Art Law Report

Gurlitt Collection May be Displayed Next Year, Real Progress Still Elusive as Focus Remains on Public Relations

Posted by Nicholas O'Donnell on October 13, 2015 at 7:43 AM

After months of relative inactivity, there was news this week in the saga of Cornelius Gurlitt, the reclusive German man from whose apartments in Munich and Salzburg more than 1,280 objects were seized as part of a tax investigation, objects that came under suspicion of Nazi looting because of the privileged position held by his father Hildebrand Gurlitt. Unfortunately, the latest news continues a string of public relations efforts that bespeak no real progress as we approach the second anniversary of the public awareness of the story. Quite unlike the plaudits that were thrown around by many last year (though not by us) concerning Germany’s agreement with Gurlitt’s named heir, the reaction has been appropriately skeptical this time.

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Topics: cultural property, Sepp Dürr, Schwabinger Kunstfund, Hildebrand Gurlitt, Art Hall of the Federal Republic of Germany, Cornelius Gurlitt, Bonn Minister of Culture, Nazi-looted art, Gurlitt Collection, Entartete Kunst, Munich, World Jewish Congress, Salzburg, Restitution, Müncher Kunstfund, Der Spiegel, World War II, Task Force, Kunstmuseum Bern, Museums, Monika Grütters, Raubkunst, Green Party, Kunsthalle der Bundesrepublik Deutschland, Ronald Lauder

Gurlitt Bequest to Kunstmuseum Bern is Upheld, Little Else Resolved

Posted by Nicholas O'Donnell on March 30, 2015 at 10:05 AM

A Munich court ruled last week that the will written by Cornelius Gurlitt in the last days of his life that named the Kunstmuseum Bern (an institution with which he had no relationship whatsoever) was valid, rejecting a challenge by Gurlitt’s cousin Uta Werner. It is emblematic of the strange case of Gurlitt and of German’s bizarre handling of the affair, that this decision resolves very few of the pending issues.

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Topics: Conny Leaks, Focus, Carl Spitzweg, Hildebrand Gurlitt, Potemkin Village, Cornelius Gurlitt, Breslau, Henri Hinrichsen, German Minister of Culture, Uta Werner, Gurlitt Task Force, Max Liebermann, Germany, Nazi-looted art, Gurlitt Collection, Seated Woman, Two Riders on the Beach, Entartete Kunst, Salzburg, Gurlitt, NS Raubkunst, Seuddeutsche Zeitung, Restitution, Catrin Lorch, Bavaria, David Toren, World War II, degenerate art, beschlagnahmte Kunst, Austria, Kunstmuseum Bern, Monika Grütters, Martha Hinrichsen, David Friedmann, Henri Matisse, Jörg Häntzschel, Paul Rosenberg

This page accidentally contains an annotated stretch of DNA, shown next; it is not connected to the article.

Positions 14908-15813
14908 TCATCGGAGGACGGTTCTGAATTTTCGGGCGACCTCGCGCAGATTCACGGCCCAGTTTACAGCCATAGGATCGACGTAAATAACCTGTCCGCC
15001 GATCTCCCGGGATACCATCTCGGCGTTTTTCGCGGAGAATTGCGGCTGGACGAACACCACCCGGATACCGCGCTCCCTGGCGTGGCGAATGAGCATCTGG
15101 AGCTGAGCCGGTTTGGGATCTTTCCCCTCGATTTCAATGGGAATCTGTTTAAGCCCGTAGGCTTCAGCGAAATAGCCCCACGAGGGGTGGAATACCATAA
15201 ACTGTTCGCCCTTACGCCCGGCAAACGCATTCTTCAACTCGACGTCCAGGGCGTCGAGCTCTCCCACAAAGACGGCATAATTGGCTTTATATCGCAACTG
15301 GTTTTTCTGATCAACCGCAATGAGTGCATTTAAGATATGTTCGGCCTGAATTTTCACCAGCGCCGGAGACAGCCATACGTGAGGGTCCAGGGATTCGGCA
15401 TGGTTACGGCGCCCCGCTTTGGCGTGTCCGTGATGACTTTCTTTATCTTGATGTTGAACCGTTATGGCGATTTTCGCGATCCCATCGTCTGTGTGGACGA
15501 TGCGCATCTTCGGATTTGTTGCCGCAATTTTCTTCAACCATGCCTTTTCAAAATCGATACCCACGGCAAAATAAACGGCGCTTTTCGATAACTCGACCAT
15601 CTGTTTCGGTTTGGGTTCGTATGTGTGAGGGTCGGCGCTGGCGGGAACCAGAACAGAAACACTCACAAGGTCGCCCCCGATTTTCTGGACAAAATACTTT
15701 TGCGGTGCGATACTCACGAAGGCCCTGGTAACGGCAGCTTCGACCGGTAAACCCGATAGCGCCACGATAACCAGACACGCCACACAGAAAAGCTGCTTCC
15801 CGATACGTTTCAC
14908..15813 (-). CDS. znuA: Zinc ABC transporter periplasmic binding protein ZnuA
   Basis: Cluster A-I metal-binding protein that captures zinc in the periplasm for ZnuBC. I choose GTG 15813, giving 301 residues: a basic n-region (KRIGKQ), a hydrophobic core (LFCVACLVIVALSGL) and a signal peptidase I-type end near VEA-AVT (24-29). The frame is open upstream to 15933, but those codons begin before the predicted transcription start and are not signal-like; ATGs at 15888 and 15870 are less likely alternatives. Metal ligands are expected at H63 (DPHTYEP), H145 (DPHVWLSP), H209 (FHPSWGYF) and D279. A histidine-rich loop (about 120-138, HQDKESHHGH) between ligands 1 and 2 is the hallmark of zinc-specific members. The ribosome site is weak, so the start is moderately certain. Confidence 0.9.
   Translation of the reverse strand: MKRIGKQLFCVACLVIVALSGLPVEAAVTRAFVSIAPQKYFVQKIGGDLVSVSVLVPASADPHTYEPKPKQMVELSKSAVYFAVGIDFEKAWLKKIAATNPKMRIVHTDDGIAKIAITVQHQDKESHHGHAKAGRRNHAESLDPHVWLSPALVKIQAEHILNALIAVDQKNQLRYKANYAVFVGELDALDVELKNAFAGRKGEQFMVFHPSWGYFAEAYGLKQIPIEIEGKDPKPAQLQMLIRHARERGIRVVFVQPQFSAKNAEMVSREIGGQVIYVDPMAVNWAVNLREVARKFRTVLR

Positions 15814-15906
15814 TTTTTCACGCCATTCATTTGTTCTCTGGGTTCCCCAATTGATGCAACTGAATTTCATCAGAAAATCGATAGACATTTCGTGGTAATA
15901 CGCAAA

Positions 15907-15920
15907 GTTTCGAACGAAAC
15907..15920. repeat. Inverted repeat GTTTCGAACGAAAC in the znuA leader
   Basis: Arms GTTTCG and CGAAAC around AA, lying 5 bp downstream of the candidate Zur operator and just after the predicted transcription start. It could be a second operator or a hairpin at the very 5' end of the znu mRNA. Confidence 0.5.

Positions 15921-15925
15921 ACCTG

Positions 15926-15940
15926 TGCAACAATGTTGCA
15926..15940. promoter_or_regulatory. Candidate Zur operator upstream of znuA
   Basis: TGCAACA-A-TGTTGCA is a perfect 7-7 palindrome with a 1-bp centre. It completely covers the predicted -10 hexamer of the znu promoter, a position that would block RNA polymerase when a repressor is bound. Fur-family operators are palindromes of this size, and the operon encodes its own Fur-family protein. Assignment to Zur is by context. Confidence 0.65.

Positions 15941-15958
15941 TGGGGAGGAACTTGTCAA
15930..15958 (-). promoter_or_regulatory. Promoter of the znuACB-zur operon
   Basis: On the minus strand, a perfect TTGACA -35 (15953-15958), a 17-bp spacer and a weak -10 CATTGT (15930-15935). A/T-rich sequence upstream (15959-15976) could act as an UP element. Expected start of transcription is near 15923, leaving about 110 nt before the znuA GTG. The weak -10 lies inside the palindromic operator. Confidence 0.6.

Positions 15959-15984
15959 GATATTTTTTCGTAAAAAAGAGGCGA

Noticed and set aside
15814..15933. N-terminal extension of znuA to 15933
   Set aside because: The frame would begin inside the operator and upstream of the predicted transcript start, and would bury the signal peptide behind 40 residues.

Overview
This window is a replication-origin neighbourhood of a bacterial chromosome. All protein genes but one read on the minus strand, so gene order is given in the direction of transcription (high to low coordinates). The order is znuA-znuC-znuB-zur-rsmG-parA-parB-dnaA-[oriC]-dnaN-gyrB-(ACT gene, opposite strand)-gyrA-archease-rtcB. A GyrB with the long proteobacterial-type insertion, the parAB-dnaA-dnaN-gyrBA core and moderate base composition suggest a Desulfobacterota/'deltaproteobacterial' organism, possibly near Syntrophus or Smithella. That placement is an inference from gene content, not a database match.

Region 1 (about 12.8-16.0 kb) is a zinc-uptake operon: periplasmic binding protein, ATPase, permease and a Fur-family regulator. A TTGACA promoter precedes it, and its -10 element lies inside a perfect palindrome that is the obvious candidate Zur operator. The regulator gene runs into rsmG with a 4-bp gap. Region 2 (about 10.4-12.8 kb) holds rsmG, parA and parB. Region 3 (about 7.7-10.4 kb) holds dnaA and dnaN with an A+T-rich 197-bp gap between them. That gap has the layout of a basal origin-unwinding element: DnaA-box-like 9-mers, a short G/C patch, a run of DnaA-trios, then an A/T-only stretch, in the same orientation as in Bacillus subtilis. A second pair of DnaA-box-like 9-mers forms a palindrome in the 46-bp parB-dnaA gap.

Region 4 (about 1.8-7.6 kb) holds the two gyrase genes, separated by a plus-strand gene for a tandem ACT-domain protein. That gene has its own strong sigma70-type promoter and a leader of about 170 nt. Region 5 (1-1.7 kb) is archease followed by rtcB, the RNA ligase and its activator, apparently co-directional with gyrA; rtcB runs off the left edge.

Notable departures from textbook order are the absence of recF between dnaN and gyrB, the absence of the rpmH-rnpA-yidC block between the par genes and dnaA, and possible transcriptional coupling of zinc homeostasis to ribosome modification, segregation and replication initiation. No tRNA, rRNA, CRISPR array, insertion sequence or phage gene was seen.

Gurlitt Collection Information Finally On View, Provenance Details Still Needed

Posted by Nicholas O'Donnell on December 1, 2014 at 9:15 AM

As the world adjusts to the announcement last week that the Kunstmuseum Bern has decided to accept Cornelius Gurlitt’s bequest (amid the continuing uncertainty about the validity of the will itself), the most significant development has been the museum’s posting of an inventory of the objects themselves. The museum issued a press release that states:

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Topics: Swiss Info, Schwabinger Kunstfund, Hildebrand Gurlitt, Cornelius Gurlitt, Monopol, Nazi-looted art, Gurlitt Collection, Entartete Kunst, Restitution, Bavaria, Der Spiegel, Wall Street Journal, World War II, Degenerate Art Action, degenerate art, beschlagnahmte Kunst, Kunstmuseum Bern, Museums, Münchner Kunstfund

Kunstmuseum Bern Accepts Appointment as Cornelius Gurlitt's Heir, Agreement with Germany

Posted by Nicholas O'Donnell on November 24, 2014 at 1:50 AM

As expected, the press conference today in Berlin held by the Kunstmuseum Bern along with German officials announced that the museum has decided to accept the appointment as Cornelius Gurlitt's heir. As we surmised, the decision was accompanied by an agreement concerning the Nazi-looting suspicions that have followed the one time collection of his father Hildebrand Gurlitt. Hildebrand was one of a select few art dealers authorized during the Nazi regime to sell what the authorities deemed "degenerate art" (see link above for more background).

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Topics: Swiss Info, Schwabinger Kunstfund, Hildebrand Gurlitt, Cornelius Gurlitt, Monopol, Nazi-looted art, Gurlitt Collection, Entartete Kunst, Willbald Gurlitt, Restitution, Bavaria, Der Spiegel, Wall Street Journal, World War II, Degenerate Art Action, degenerate art, beschlagnahmte Kunst, Kunstmuseum Bern, Münchner Kunstfund

Gurlitt Relatives Formally Challenge Will that Named Kunstmuseum Bern as Heir

Posted by Nicholas O'Donnell on November 21, 2014 at 5:46 AM

When we wrote yesterday that everything had been said before seeing how the press conference plays out on Monday at which the Kunstmuseum Bern and Germany will make an announcement, it was somewhat tongue in cheek. Today provides an example why: relatives of Cornelius Gurlitt, who would be his heirs at law in the absence of the will that named the Kunstmuseum Bern as his heir, formally announced a challenge to that will today in a Munich court.

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Topics: Schwabinger Kunstfund, Hildebrand Gurlitt, Cornelius Gurlitt, Monopol, Uta Werner, Nazi-looted art, Gurlitt Collection, Dietrich Werner, Entartete Kunst, Munich, Willbald Gurlitt, Restitution, Bavaria, World War II, Degenerate Art Action, Helmut Hausner, degenerate art, beschlagnahmte Kunst, Kunstmuseum Bern, Museums, Münchner Kunstfund

Gurlitt and Kunstmuseum Bern Press Conference in Berlin Monday November 24, 2014

Posted by Nicholas O'Donnell on November 20, 2014 at 9:35 AM